But Lannan said he reacted to Thursday’s deal without any of those sentiments racing through his head. Shortly after he finished a workout this afternoon, Lannan said in a phone conversation that he welcomed Jackson’s addition, and that the deal had no effect on his outlook for the 2012 season.

 “I think Edwin is a great pitcher,” Lannan said. “It’s going to increase an already competitive environment. It’s going to help the rotation. I think it’s a great move for the team.”

 Lannan paid no attention to the trade speculation involving his name that followed the Jackson signing, “despite some people making me aware of it,” he said.

 Nationals officials have indicated they plan on taking all of their starters to spring training, and if a trade happens, it’ll come during the spring. How they’ll find room for all their starters remains to be seen, but the Nationals do need the innings, and insurance, with Stephen Strasburg, Jordan Zimmermann and Chien-Ming Wang all still coming off recent surgeries, to varying degrees.

 For Lannan, a trade might be the best outcome, even if it would separate him from the only team he’s known. Any team that traded for Lannan would surely want to slot him into its rotation, and he’s certainly qualified, having posted a 4.00 ERA over 716 1/3 innings since 2008. The Nationals, meantime, are overstocked with starters, and he would need to secure his spot during spring training.

 But Lannan said he’s not thinking of his situation in those terms.

 “I‘ve spent my whole career with the Nationals,” Lannan said. “I’ve loved my time in D.C. I really haven’t thought about the future. I’m preparing like I’m going to be in D.C. and start every five days, like I always have. For now, I’m going to be in D.C. That’s all I’m focused on.”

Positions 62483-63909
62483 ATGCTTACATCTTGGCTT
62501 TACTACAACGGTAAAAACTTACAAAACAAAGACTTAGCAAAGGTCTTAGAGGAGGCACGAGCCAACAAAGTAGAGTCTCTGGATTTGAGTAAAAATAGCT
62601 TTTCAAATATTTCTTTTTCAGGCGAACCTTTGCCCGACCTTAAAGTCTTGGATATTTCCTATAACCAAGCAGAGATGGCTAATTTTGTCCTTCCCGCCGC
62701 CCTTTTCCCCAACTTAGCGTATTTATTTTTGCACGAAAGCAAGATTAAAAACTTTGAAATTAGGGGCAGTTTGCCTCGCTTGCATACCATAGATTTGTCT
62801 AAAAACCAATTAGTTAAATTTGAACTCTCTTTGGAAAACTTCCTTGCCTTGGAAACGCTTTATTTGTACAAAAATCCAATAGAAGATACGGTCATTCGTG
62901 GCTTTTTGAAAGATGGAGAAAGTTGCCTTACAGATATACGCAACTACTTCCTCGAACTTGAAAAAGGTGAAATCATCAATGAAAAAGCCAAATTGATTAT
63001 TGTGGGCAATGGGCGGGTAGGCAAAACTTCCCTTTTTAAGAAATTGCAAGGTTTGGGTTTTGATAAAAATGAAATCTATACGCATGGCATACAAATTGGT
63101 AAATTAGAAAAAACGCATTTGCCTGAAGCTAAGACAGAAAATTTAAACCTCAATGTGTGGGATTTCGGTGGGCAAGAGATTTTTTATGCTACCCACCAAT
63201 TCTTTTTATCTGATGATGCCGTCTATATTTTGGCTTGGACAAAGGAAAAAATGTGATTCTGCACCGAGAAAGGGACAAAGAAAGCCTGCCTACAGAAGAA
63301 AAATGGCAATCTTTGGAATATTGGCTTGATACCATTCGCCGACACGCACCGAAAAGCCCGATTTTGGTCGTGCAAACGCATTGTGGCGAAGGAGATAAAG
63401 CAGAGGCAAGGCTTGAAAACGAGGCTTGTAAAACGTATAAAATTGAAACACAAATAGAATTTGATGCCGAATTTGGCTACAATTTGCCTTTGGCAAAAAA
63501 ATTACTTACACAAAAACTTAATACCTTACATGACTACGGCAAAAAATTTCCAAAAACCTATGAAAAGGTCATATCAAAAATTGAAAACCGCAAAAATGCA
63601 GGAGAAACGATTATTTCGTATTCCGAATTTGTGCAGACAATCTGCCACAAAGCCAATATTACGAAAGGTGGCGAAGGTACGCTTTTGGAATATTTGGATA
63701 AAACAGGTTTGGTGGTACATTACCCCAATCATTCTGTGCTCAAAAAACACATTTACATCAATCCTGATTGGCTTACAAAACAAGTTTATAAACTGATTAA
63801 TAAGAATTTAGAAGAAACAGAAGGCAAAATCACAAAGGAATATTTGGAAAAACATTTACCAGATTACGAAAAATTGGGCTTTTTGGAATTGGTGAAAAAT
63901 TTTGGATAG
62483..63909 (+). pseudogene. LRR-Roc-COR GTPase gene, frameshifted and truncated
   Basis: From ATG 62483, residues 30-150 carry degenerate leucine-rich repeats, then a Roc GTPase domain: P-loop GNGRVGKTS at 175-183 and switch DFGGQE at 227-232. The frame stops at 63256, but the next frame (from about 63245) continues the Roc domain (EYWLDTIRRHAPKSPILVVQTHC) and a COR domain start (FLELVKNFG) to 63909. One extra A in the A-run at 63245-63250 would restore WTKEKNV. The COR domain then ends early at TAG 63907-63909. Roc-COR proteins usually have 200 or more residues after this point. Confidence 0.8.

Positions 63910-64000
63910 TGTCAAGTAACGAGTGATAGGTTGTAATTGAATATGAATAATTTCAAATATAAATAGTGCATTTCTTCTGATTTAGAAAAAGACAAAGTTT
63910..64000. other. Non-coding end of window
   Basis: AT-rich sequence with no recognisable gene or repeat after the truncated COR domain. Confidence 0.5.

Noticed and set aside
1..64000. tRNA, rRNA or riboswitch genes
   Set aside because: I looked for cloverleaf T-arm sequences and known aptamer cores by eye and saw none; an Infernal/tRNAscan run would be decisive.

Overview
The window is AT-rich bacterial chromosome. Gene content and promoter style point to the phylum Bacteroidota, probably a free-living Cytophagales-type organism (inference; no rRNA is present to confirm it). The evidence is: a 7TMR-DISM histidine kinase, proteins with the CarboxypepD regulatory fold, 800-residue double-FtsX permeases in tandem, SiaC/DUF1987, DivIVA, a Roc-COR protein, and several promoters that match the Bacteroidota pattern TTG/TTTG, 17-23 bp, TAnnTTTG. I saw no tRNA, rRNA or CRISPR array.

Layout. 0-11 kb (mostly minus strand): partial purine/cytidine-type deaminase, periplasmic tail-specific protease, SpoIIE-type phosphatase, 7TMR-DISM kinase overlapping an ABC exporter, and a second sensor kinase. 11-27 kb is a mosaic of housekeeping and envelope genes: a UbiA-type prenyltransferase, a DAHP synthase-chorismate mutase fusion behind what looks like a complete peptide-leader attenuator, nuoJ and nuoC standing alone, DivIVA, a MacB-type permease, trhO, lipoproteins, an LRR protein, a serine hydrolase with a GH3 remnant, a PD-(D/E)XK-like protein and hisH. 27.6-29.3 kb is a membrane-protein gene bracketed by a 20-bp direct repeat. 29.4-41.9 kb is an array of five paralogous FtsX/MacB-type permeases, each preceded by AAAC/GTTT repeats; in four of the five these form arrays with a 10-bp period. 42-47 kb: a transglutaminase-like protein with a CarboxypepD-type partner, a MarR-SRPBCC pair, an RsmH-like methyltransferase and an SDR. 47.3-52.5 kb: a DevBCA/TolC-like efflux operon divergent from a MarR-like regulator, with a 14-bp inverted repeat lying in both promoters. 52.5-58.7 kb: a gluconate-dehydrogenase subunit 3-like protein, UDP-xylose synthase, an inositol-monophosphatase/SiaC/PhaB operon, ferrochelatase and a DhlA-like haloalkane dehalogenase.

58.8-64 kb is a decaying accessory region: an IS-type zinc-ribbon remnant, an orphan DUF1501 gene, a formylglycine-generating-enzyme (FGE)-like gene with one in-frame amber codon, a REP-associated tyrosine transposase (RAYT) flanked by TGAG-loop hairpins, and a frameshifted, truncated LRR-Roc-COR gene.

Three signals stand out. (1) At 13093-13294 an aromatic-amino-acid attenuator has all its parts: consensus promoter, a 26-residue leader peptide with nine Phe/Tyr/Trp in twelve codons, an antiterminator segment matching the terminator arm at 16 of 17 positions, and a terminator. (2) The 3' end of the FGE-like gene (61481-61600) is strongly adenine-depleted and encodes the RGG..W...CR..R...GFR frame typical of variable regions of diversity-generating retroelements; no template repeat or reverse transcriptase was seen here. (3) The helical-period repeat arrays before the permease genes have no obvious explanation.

Lannan, one of only three players remaining from the 25-man roster General Manager Mike Rizzo inherited when he took over in 2009, has been on the Nationals’ major league roster longer than any current player except third baseman Ryan Zimmerman. He started opening day in 2009 and 2010. Only Livan Hernandez has started more games since baseball returned to Washington.

 Now, if the Nationals indeed hold on to him for the next two weeks, he’s facing the prospect of fighting for a job in the rotation during spring.

 “I’ve never taken my spot for granted,” Lannan said. “I’ve always felt like I had to earn a spot. The game always gives, and it can always take away. I feel I’ve always had to earn a spot. It’s good for the team. It’s going to bring out a lot in guys that we haven’t seen. Like Mike always says, the best 25 goes north. I’m preparing right now and ready to prove my case.”

 The Nationals’ signing of Jackson became public hours after Lannan learned he had lost his arbitration trial against the Nationals. He felt his agency, CAA, made an “excellent case on my behalf,” Lannan said. “That’s why the process is there. I’m just happy that I have a contract. I walked away not taking anything personally – if anything, learning where I need to improve.”

 Lannan has not spoken with Rizzo since Wednesday night, after his arbitration hearing ended and before he lost the case and the Nationals signed Jackson. But they had an amicable chat, one that affirmed Lannan’s approach.  

“From what I heard from him, we’re on the same page as far as getting ready going into spring,” Lannan said. “We talked about how I should be in position to be ready to take it to the next level. I’m going into camp ready to go pitch every fifth day. I really don’t pay attention to any outside talk.”

That’s another sign of Lannan’s mental toughness. Remember, he had to pitch his way back to the majors in 2010 after a six-week demotion to Class AA, and last year he bounced back after a line drive drilled him in the face. He’s proven his resilience.

While we’re on the topic of Lannan, one more thing: The idea that the Nationals could trade Lannan to the Angels for Peter Bourjos, which has bubbled up in some circles, is patently absurd. Lannan is a good pitcher who’ll probably make about $13 million over the next two seasons, then become eligible for free agency. Bourjos is among the best defensive center fielders in baseball, and he will make the league minimum the next two years, after which he’ll be under team control as arbitration eligible for three more seasons.

The Nationals internally discussed trading for Bourjos this winter, along with several other names, including Adam Jones of the Orioles. But they surely know it’s unrealistic to think Lannan alone would net them a player like either of those two.